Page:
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SAS/ACCESS Software for PC File Formats: Reference

ACCESS Procedure: DIF Specifics

ACCESS Procedure Reference describes the generic options and procedure statements that enable you to create access descriptors, view descriptors, and SAS data files from PC file format data. The following section describes the PC file-specific statements you use in the SAS/ACCESS interface to DIF files.

ACCESS Procedure Statements for DIF Files

To create an access descriptor, you use the DBMS=DIF option and the database-description statements PATH=, DIFLABEL, and SKIPROWS. These statements supply DIF-specific information to the SAS System, and must immediately follow the CREATE statement. In addition to the database-description statements, you can use optional editing statements when you create an access descriptor. These editing statements must follow the database-description statements.

Database-description statements are only required when you create access descriptors. Because the DIF information is stored in an access descriptor, you do not need to repeat this information when you create view descriptors.

The SAS/ACCESS interface to DIF uses the following procedure statements:

PROC ACCESS options;
CREATE <libref.>member-name.ACCESS | VIEW;
UPDATE <libref.>member-name.ACCESS | VIEW;
PATH= 'path-and-filename<.DIF>' | <'>filename<'>| fileref;
SKIPROWS <=> number-of-rows-to-skip;
DROP <'>column-identifier-1<'><...<'>column-identifier-n<'>>;
FORMAT <'>column-identifier-1<'><=>SAS-format-name-1
<...<'>column-identifier-n<'><=> SAS-format-name-n>;
LIST <ALL | VIEW | <'>column-identifier<'>>;
RENAME <'>column-identifier-1<'> <=> SAS-variable-name-1
<...<'>column-identifier-n<'> <=> SAS-variable-name-n>;
RESET ALL | <'>column-identifier-1<'><...<'>column-identifier-n<'>>;
SELECT ALL | <'>column-identifier-1<'> <...<'>column-identifier-n<'>>;
SUBSET selection criteria ;
TYPE <'>column-identifier-1<'><=> C | N
<...column-identifier-n <=> C | N>;

The QUIT statement is also available in PROC ACCESS. However, its use causes the procedure to terminate. QUIT is used most often in the interactive line and noninteractive modes to exit the procedure without exiting SAS.

indicates whether variable names are generated from the columns in the first row. If you omit this statement, variable names that are generated are based on the columns' placement in the first row. That is, the SAS System labels each column as COL0, COL1, COL2, and so on. These labels become the names of SAS variables in the access descriptor.

If you specify DIFLABEL, the ACCESS procedure reads column labels from the first row of the DIF file and uses them as the SAS variable names in the access descriptor. You provide the DIF file column labels; they are not the letters (for example, A, B, and so on) that identify the columns in a worksheet. If you specify DIFLABEL, the SKIPROWS statement automatically changes to 1.

Always specify DIFLABEL after the PATH= statement and before any editing statements. When you update a descriptor, you are not allowed to specify the DIFLABEL statement.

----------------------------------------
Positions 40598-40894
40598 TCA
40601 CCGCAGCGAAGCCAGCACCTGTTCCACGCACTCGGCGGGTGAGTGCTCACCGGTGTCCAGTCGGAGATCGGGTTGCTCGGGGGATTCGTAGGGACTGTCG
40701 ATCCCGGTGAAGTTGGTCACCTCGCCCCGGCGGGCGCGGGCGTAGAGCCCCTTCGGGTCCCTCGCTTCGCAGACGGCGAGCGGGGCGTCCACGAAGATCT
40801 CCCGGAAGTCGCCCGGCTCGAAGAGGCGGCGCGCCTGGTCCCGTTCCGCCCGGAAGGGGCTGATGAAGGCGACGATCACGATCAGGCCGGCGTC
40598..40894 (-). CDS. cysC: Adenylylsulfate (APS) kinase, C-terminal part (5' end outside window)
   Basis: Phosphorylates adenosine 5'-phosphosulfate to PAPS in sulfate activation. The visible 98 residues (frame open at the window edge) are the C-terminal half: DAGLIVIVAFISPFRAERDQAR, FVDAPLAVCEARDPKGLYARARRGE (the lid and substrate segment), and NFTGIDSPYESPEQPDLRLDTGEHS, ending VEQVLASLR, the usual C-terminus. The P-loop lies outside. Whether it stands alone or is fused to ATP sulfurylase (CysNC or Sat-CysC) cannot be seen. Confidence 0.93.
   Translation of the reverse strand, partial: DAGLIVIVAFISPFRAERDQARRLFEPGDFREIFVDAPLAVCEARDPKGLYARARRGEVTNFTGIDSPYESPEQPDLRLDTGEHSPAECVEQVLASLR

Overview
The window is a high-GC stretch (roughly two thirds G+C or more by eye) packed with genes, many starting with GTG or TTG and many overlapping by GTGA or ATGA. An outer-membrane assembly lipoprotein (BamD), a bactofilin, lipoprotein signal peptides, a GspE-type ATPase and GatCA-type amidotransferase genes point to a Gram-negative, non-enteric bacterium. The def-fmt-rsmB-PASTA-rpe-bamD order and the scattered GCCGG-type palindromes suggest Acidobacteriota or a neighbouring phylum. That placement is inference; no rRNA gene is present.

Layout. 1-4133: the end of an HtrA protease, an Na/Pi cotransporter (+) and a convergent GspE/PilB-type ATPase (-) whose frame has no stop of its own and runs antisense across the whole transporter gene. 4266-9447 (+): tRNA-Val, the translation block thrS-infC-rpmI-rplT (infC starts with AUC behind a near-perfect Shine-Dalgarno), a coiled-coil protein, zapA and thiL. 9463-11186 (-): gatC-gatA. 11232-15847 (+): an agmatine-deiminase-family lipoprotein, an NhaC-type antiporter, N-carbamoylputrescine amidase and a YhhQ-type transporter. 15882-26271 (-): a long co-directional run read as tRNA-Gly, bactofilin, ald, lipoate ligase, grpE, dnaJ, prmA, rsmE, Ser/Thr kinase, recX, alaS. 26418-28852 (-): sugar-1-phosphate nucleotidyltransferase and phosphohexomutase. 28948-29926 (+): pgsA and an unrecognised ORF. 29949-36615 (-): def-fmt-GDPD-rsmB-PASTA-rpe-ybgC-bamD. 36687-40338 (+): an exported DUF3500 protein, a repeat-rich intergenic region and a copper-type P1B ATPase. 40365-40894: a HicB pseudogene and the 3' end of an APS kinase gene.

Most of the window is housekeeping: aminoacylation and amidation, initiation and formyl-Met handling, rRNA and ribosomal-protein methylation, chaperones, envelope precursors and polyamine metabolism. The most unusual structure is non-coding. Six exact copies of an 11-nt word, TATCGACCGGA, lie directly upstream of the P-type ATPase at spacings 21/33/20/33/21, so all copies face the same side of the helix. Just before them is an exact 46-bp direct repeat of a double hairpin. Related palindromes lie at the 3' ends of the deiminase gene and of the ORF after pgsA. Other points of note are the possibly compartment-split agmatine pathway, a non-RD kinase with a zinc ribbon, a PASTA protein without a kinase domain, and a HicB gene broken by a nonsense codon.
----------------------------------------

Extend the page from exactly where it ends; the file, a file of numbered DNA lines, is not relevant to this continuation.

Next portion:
The following example creates an access descriptor and a view descriptor based on .DIF file data.

options linesize=80;
libname difdliba 'SAS-data-library';
libname diflibv 'SAS-data-library';

proc access dbms=dif;
/* create access descriptor */
   create difliba.custs.access;         
   rename customer = custnum;
   format firstorder date9.;
   list all;

/* create usacust view      */
   create diflibv.usacust.view;          
   select customer state zipcode name

SKIPROWS <=> number-of-rows-to-skip;
specifies the number of rows, beginning at the top of the DIF file, to ignore when reading data from the file. The default value for SKIPROWS is 0. The skipped (or ignored) rows often contain information such as column labels or names or underscores rather than input data.

If you specify the DIFLABEL statement, the default value of SKIPROWS automatically changes to 1. The SKIPROWS statement should always follow the PATH= statement and precede any editing statements when you are creating a descriptor. The first row of data after SKIPROWS is used to generate the SAS variable types and formats. If there are no data in the first row of a column after SKIPROWS, the data in the rest of the column are assumed to be character, even if the data in the next row are numeric.

By default, any data value in a column that does not match the type is treated as a missing value. However, if you set the DIFNUMS environment variable to YES in your SAS configuration file, any numeric data values in a character column are converted to the character representation of the number and are not treated as missing values. Add the following line to your SAS configuration file to set the DIFNUMS environment variable to YES:


The default for the DIFNUMS environment variable is NO. Refer to the SAS documentation for your operating environment for more information about environment variables.

You can change the column type from the type determined by SAS/ACCESS software when you create an access descriptor.

TYPE <'>column-identifier-1 <'> <=> C | N < . . .column-identifier-n <=> C | N>;
changes the expected data types of SAS variables. SAS data sets have two data types: character (C) and numeric (N). Spreadsheet files have the same two data types: character (for labels and formula strings) and numeric (for numbers and formulas). Changing the default data type of a SAS variable in a descriptor file also changes its associated default format in the loaded file.

If you omit the TYPE statement, the database field types are generated from the PC file data types. You can change as many database field types as you want in one TYPE statement.

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Copyright 1999 by SAS Institute Inc., Cary, NC, USA. All rights reserved.